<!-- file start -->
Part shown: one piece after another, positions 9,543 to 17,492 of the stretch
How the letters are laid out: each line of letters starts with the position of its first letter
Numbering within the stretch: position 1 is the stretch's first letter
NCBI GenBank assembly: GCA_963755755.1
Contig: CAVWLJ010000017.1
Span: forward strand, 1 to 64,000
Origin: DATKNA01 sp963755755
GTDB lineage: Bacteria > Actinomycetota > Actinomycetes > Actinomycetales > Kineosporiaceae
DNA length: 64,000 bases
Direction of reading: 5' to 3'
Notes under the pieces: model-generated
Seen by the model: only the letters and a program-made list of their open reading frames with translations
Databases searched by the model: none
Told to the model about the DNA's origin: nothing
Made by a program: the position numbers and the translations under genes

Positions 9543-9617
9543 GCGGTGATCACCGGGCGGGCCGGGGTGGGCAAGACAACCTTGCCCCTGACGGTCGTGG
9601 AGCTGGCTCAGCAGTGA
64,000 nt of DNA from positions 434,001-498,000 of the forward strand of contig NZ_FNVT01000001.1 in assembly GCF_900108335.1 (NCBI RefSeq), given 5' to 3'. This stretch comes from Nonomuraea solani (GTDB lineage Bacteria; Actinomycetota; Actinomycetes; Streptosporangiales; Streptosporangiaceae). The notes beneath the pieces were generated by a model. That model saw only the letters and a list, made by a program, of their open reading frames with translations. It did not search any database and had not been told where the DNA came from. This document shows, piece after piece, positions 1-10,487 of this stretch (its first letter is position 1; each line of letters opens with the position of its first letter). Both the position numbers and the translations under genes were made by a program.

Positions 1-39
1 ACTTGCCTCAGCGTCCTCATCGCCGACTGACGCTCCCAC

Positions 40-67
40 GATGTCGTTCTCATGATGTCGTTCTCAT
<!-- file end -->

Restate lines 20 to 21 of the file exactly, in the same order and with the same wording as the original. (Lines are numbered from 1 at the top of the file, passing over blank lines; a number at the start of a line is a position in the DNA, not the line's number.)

Positions 1-39
1 ACTTGCCTCAGCGTCCTCATCGCCGACTGACGCTCCCAC